|Still Life With Chessboard (The Five Senses) by Lubin Baugin, 1630
I’m still thinking about writing and living in the moment. Today, I’m thinking about the practice of close observation. We tend to walk through life taking in what we take in without thinking too much about it. Most of the time life actually requires us to be focused on whatever task is at hand and shut out much of the world around us. This is why it’s even more important to take time to step back and observe your surroundings through a wide-angle lens, using all your senses.
There’s a game I used to play with friends, when I had the kind of unstructured time to lollygag around and invent these kinds of diversions. I wish I had a nifty name for it but I’ll just call it the sensory inventory. For me, it started in Bestor Plaza at Chautauqua Institution (where I spent my summers as a kid), but you can do it anywhere.
I think most of us with decent eyesight tend to rely too much on just seeing. Still, it’s a good one to start with. Look around you – without purpose. Try to see everything just as it is. Don’t be afraid to stare. Point (if it won’t get you into trouble). Really study what you see. Be aware of your peripheral vision too. What impression do the things at the very fringes of your vision make? What attracts your eye? Color? Movement? How do sounds or smells interact with what you’re seeing, or direct what you look at?
Now listen. We are constantly surrounded by sound. Inside there’s the hum of the refrigerator, the whine of the desk lamp, the whir of the computer fan. I live within 20 minutes of an airport and near a highway, so our neighborhood is filled with sound. Flight patterns that change according to wind direction, and the ebb and flow of traffic throughout the day. If I can’t sleep, I listen. Sometimes, a local owl calls wistful “who whos” against the whir of sparse late-night traffic. For a moment those sounds will be covered by the hectic whine of a motorcycle winding up on the now open road.
Next time you visit a friend or neighbor’s house; try to parse the different smells. Do they cook different food? Keep their doors and windows tightly shut up or wide open? Can you smell the wisteria that grows just beyond their back porch?
I take my kids to horse camp one week every summer. Coming and going, I consciously try to parse and inventory the smells (and sights and sounds, of course). This served me well when I wrote “The Horses.” It’s not just manure and horse sweat, there’s the smell of straw heated by the sun and the super fine dust (pulverized by so many hooves) that coats everything, including the inside of your nose. Because there’s so many kids around, the horses get fed loads of carrots and you can smell it on their breath. (Do you think of the color orange when you smell carrots? I do.)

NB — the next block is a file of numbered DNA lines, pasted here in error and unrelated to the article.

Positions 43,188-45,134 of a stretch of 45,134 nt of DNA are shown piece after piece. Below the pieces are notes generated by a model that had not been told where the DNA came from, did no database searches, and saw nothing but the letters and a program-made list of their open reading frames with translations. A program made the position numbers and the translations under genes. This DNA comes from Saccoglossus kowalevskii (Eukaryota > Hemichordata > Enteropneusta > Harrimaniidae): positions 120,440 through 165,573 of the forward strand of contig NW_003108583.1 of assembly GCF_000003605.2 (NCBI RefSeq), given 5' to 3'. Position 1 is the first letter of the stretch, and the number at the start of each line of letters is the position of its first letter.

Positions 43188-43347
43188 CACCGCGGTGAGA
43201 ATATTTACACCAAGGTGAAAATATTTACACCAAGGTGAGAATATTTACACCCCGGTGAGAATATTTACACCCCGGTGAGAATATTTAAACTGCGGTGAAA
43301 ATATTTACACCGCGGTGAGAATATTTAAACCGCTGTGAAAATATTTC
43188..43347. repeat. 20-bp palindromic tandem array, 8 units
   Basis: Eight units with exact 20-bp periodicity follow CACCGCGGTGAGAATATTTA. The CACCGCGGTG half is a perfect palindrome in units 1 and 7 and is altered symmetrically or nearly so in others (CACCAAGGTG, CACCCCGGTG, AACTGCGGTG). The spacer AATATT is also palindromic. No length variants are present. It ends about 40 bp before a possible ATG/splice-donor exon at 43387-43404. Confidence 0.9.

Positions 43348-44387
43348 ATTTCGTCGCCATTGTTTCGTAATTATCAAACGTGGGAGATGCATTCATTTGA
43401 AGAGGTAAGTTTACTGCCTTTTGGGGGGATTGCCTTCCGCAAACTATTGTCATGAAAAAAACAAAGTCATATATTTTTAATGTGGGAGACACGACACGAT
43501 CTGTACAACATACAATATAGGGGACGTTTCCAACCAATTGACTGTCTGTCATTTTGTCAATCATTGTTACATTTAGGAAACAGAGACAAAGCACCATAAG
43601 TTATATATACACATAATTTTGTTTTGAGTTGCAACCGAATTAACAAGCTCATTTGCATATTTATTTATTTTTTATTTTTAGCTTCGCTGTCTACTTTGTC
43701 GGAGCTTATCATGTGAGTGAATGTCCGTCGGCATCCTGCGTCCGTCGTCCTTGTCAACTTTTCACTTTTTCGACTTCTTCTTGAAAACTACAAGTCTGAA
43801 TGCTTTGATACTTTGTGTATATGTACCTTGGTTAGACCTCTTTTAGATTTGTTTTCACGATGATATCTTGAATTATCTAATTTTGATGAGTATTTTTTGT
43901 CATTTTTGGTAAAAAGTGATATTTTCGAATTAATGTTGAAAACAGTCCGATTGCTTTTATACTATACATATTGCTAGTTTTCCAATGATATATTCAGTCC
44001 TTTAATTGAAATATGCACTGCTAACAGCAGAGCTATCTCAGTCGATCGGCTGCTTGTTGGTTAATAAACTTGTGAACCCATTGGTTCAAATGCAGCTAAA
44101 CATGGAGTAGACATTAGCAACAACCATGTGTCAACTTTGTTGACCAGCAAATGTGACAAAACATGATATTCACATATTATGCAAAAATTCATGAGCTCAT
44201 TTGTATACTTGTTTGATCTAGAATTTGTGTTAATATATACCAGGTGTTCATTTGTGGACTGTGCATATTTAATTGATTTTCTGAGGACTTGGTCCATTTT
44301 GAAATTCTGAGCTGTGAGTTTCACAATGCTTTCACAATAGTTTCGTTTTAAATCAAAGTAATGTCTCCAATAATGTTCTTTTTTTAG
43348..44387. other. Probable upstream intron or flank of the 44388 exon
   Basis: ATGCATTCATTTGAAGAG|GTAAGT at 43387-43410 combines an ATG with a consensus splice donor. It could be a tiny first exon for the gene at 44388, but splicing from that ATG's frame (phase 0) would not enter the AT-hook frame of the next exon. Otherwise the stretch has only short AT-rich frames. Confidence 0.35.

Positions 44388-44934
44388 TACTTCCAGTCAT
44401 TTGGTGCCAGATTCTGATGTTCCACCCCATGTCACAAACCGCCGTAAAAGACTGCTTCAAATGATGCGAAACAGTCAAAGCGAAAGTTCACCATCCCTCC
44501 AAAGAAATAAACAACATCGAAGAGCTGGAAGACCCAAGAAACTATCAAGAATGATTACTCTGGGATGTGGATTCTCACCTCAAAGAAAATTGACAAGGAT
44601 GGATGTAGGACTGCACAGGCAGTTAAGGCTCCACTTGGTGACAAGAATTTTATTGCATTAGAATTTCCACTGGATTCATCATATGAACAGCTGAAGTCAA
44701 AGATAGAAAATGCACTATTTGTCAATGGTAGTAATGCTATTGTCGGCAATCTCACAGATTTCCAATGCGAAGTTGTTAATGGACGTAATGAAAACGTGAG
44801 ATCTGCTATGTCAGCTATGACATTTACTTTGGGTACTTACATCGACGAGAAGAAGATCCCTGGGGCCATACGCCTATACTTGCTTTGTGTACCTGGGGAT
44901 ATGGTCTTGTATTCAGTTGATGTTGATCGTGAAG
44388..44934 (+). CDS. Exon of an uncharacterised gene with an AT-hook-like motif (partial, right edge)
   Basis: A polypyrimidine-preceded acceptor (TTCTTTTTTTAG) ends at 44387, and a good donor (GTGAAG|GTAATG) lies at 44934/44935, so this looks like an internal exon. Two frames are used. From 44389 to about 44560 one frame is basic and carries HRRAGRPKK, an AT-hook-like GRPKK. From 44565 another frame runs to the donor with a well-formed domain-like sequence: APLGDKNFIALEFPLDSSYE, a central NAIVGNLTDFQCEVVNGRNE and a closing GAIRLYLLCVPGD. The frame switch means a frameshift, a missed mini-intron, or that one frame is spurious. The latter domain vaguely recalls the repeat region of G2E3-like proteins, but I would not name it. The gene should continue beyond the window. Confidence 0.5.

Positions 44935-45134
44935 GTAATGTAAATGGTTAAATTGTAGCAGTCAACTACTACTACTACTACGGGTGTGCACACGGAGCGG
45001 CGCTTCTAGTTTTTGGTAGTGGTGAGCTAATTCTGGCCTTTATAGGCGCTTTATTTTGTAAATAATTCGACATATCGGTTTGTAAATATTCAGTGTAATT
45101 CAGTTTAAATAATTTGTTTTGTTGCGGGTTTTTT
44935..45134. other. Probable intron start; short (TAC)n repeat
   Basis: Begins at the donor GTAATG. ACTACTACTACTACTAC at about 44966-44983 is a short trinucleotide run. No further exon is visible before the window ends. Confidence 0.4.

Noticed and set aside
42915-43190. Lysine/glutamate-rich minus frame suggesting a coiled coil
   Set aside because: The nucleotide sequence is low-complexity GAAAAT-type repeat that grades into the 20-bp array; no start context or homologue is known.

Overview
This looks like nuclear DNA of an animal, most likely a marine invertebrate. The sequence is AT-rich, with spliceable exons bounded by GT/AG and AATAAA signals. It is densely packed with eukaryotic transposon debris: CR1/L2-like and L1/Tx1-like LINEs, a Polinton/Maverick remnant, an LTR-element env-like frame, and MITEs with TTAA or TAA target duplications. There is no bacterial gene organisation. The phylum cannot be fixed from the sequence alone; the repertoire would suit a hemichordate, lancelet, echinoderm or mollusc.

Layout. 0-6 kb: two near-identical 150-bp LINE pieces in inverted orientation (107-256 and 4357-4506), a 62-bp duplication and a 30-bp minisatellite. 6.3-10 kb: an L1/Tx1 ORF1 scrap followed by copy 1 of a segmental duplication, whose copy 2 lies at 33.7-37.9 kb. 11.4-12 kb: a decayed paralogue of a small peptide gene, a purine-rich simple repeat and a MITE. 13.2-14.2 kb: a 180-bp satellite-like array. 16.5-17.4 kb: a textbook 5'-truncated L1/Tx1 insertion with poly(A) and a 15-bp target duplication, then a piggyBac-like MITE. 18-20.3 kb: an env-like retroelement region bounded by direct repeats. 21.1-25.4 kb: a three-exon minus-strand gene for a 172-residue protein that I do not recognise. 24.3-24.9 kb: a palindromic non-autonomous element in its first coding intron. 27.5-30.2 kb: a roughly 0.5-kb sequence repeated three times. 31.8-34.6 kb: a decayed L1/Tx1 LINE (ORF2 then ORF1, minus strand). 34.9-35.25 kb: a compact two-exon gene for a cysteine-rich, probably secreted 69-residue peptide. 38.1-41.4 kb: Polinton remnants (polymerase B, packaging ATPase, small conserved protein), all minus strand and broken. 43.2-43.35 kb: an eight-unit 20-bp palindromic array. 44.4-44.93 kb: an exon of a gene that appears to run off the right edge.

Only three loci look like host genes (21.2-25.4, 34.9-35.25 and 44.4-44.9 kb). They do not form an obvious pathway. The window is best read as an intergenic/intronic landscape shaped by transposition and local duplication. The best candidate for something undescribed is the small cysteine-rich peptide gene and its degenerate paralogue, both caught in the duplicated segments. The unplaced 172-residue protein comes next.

(tip – if your trying to get better at smelling, open your mouth too, you smell with your tongue as well as your nose)
Eat slowly (it’s better for your digestion anyway). If you’re eating food that you didn’t cook, try to identify the ingredients that went into it. I remember having some chicken wings at a kid’s party and being pleased to identify white pepper in the rub (the cook was pleased with my observation, too). Offer your guesses to the cook or your fellow diners for comparison. People love talking about food.
If you see something that fascinates you and you can, touch it. What materials is it made of? Is it warm or cold? Think about the differences between similar materials. Does the wooden salad bowl feel different than the wooden railing on the porch? How does holding different materials make you feel? For example, the feel of a plastic bottle verses a tall glass in your hand.
Then there’s the human touch. Simply shaking hands gives you a world of information about a person in a touch that lasts only a few seconds. Think about all the people you’ve shaken hands with, and how different each hand, coarse and warm, soft and small, or so old and frail that you are afraid to apply any pressure, choosing instead to make a gentle sandwich, holding that person’s hand lightly between both of yours.
Don’t Forget to Observe Yourself
Think a little bit about your observational biases and preferences. Do you key in on how people drive, or what kind of car they have? When you are talking with someone, are you most struck by what they’re wearing or the verbal tick they keep repeating like some personal catch phrase? Do you notice the animals in your neighborhood? Is it the stray cats and people with their dogs, or the family of crows that always seem to be arguing in the tree outside your kitchen window? Do you kill any spider you find in your house, or let them be in hope that they’ll kill the mosquitoes that find their way inside?
Think about how your emotions might effect your perception. How do you feel about a cold rainy day when you have to stand at the bus stop in the weather to get to work? How do you feel about that same weather on a day when you don’t have anything pressing to do and can curl up under a blanket and read a novel? Emotions can color what we perceive or vice versa. How does a windy, sunny day affect our mood, compared with a windless day when the sky is blanketed with soft gray clouds?
Mindful observation is its own reward. Before long, you will find that you are noticing more and more all the time. And, of course, it also pays off when you’re in front of a blank page and have to create a lived experience for the story you want to tell.
Don’t forget to stay in the moment. Try not to be distracted with thoughts about how you might use the moment in some future piece of writing (even if you set out to have an experience as research for a particular story –a particularly fun excuse to try something new IMO). You’re going to trust your memory to that; this is all about filling up the well.